5. Dividing Up Financial Responsibilities Can Cause Conflict
When it comes to financial decisions and responsibilities, couples don’t always work as a team. The APA survey found that only 33% of respondents shared an equal role in household financial decision-making, and only 23% reported shared management of household finances.
Many couples divide up financial roles in a way that naturally causes conflict. For example, one spouse might handle the daily household spending, while the other focuses on long-term savings and investments; the APA points out that those two roles are “naturally at odds with one another.” Thus, the way financial management duties are divided can be an additional source of conflict for couples.
How NOT to Solve Money Conflicts With Your Spouse
There’s no doubt that if couples want a long and happy marriage, they must address their financial issues. However, the typical advice on how to solve financial conflicts is often unhelpful. Much of it is surface-level — suggesting, for example, that couples address their issues by sitting down and making a budget together.
While this can be a useful step in an overall financial plan, it rarely works to resolve the underlying conflicts for the simple reason that fights about money aren’t actually about money; they’re about our hopes, dreams, fears, and inadequacies. And until we address those things, we don’t have much chance of resolving our money conflicts.
So, before we get to what does help, here’s some of the traditional money advice for couples that doesn’t work.
1. Labeling Each Other
Plenty of articles about couples and money label one partner as the “spender” and one as the “saver.” The problem with this way of thinking is that it implies one way as “right” and the other as “wrong” — and most often, it’s the spender who’s in the wrong.
What this kind of thinking assumes is that there is an absolute, one-and-only correct way for a couple to manage their finances. But, with the exception of a few general principles — such as “spend less than you earn” — much of financial management is highly personal. That’s why we call it personal finance. The “right” way to manage your finances depends entirely on your goals as individuals and as a couple.
Money, at its most basic level, is a tool to help you and your spouse live your best lives. What that means will look different for everyone. Hence, what you decide to spend your money on — and how much you decide to spend — as well as what you decide to save your money for and how much you need to save to reach your goals, will look different for everyone.
These kinds of labels also overlook the complexities involved in both spending and saving. For example, sometimes spending can be a good thing that helps a couple reach their financial goals, and sometimes saving, when taken to an extreme, can actually hold a couple back financially.
Finally, putting one spouse in the wrong is never helpful for bringing peace and harmony to a relationship. If your situation truly involves a spouse with a genuine overspending problem or an under-spending one, there are more effective ways of managing the situation than pointing fingers, blaming, or shaming.
Further, when we address both the weaknesses and strengths of spending and saving, they are no longer a source of division; instead, a couple can use their individual strengths to realize their financial potential and make better decisions together.
2. Making a Budget Together
First, let me say that every couple should make a budget together. It’s part of working as a financial team.
The problem with this traditional advice, however, is that it’s often brought into the conversation too soon and usually as a way of dealing with an “overspending” spouse. Like with labeling, using budgeting to “fix” an overspender comes with a set of problems that are likely to do more harm than good.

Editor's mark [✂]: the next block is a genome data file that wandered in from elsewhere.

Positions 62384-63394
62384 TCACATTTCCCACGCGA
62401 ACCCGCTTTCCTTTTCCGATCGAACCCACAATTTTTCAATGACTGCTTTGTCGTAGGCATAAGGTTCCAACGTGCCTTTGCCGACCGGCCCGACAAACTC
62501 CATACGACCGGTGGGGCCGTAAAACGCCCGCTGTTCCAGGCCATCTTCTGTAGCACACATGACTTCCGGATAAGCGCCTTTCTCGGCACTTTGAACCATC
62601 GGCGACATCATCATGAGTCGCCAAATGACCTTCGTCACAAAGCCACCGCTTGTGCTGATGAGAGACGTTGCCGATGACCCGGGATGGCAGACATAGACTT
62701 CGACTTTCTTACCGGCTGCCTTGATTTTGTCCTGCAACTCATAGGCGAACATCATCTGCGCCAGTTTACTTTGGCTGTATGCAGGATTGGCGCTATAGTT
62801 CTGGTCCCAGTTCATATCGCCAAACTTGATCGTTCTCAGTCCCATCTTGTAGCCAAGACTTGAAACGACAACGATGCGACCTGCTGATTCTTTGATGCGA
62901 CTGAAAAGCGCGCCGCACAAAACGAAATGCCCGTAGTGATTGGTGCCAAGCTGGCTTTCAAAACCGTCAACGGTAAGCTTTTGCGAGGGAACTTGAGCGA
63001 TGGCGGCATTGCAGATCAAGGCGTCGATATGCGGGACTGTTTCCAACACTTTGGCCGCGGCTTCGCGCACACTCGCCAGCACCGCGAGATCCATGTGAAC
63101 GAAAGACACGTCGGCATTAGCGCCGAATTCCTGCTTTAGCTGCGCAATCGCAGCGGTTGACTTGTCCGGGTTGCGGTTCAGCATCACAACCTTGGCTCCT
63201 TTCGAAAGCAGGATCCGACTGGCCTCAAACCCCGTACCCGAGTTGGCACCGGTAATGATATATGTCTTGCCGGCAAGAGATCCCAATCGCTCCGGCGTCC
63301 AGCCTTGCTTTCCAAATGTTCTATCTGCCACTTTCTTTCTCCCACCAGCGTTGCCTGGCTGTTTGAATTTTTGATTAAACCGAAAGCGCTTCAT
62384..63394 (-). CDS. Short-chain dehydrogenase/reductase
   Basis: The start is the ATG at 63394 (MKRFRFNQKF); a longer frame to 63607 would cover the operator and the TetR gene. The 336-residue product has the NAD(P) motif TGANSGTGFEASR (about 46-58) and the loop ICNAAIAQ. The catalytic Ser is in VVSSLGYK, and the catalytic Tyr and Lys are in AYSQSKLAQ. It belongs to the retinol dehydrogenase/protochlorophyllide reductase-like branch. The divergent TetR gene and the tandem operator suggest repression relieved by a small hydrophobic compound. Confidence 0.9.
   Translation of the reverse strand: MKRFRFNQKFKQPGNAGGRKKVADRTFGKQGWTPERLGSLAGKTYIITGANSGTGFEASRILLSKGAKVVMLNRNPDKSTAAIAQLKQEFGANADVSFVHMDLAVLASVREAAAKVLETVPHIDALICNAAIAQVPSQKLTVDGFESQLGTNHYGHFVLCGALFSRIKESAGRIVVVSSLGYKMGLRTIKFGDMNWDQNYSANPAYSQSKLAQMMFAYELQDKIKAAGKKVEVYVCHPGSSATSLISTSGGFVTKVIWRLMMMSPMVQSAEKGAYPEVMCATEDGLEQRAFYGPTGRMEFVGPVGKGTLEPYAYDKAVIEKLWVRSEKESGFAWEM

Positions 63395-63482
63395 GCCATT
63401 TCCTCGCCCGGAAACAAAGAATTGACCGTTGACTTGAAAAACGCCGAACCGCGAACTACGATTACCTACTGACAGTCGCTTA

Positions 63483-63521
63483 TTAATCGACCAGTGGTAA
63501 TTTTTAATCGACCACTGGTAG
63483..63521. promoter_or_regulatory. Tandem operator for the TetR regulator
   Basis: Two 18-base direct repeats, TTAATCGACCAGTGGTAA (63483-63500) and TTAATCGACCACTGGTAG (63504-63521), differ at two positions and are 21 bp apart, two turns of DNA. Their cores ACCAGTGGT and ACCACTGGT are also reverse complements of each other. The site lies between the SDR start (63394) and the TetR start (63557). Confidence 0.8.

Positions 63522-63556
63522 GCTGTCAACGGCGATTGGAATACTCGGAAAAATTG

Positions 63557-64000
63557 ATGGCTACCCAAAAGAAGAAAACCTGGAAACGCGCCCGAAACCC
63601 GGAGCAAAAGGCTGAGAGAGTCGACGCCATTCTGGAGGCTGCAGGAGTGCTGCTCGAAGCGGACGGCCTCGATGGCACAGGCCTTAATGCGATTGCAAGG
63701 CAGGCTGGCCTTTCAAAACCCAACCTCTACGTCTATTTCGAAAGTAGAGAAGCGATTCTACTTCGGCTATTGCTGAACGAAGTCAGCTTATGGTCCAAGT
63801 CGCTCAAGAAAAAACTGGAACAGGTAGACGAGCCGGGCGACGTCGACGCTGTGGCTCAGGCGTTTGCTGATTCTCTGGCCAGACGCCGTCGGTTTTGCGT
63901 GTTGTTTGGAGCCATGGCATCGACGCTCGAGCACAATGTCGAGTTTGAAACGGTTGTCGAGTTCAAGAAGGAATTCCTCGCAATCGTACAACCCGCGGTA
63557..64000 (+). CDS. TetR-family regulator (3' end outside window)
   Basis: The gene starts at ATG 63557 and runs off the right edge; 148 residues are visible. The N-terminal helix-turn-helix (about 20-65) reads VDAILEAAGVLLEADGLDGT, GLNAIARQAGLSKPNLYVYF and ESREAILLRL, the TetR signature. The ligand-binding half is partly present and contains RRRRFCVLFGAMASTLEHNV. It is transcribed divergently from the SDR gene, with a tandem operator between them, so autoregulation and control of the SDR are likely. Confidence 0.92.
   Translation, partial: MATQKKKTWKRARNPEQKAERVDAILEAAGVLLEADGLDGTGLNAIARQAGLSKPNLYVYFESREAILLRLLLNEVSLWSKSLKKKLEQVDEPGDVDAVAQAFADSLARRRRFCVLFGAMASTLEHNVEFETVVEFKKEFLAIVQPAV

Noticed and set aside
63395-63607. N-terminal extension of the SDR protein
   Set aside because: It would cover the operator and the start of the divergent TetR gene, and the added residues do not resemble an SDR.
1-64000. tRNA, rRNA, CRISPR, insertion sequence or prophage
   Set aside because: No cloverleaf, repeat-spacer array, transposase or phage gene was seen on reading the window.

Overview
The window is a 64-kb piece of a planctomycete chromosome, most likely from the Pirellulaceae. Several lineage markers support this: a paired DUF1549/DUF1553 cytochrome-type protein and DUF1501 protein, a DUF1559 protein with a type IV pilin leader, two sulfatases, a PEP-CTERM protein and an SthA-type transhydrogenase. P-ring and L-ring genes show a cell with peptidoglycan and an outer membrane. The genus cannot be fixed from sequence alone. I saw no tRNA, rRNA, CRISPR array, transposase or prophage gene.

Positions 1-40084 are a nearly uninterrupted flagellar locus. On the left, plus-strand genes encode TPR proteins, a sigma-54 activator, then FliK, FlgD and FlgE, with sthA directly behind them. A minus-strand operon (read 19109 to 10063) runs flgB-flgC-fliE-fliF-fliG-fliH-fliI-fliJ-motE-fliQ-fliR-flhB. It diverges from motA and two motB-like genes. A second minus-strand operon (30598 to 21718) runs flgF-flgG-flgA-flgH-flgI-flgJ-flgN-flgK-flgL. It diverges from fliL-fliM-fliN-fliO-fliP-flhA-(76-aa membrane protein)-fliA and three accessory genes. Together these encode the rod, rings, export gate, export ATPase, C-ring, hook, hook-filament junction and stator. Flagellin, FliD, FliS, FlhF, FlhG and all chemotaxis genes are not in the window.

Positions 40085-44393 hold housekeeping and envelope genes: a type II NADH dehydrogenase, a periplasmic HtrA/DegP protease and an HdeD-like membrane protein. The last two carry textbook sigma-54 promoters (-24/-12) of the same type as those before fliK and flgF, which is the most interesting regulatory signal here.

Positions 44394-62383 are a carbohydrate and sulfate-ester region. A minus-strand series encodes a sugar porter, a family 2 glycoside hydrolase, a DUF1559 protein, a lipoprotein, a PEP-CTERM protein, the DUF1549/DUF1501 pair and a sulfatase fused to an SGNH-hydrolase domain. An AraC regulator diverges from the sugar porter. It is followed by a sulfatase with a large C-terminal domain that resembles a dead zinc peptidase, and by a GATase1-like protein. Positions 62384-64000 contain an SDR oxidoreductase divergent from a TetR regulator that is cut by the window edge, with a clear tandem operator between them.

First, it’s a solution that puts one partner in the wrong, and the budget can come off as a punishment intended to reign in that partner.
Further, it doesn’t fix the issue. If one spouse truly has a problem with overspending, the only real solution is to address the root psychological causes of the overspending.
Finally, making a budget should never be the first step. Even for couples who are relatively on the same page with their finances, budgeting should be the last step that comes only after they discuss their financial goals and values. Until you come together as a couple to decide what you both want your money to do for you, budgeting won’t serve any real purpose.
The notion that relationships depend on compromise seems to be as old as, well, relationships. I remember, for example, being given this advice by my grandmother — who, it’s worth noting, frequently fought with my grandfather about money.
While there’s nothing inherently wrong about supporting your spouse and making sure their needs are met, the way we typically approach compromise belongs to an outdated model for relationships that is “demands-based.” The demands-based relationship model assumes that it’s our partner’s job to meet our needs. For example, “I am terrified of not having sufficient savings, so I need you to not spend any money on shoes.”
We often approach conflict in our relationships, financial or otherwise, with what we want to “get” from the other person, such as a sense of financial security. But focusing on what you want another person to do so that you feel better is an “I” focus, not a “we” one. As a result, what we typically call compromise — such as, “OK, I’ll buy fewer shoes” — isn’t actually about working together as a couple; it’s about appeasing demands.
The end result of the demands-based relationship model is that “compromise” ends up making neither spouse feel better. The one who needs to save every penny ends up feeling like it’s not enough, and the one who’s been asked to spend less feels resentful.
So, rather than navigating the relationship like two separate people each trying to get their own needs met, a couple needs to come together over common goals and then figure out how to meet those goals together as one married unit. The idea is to put the focus on what “we” are trying to create together, rather than on what “I” need from the relationship.
How to Get on the Same Page With Your Spouse About Money
Ultimately, for money conversations to be truly productive, there must be a paradigm shift on two levels.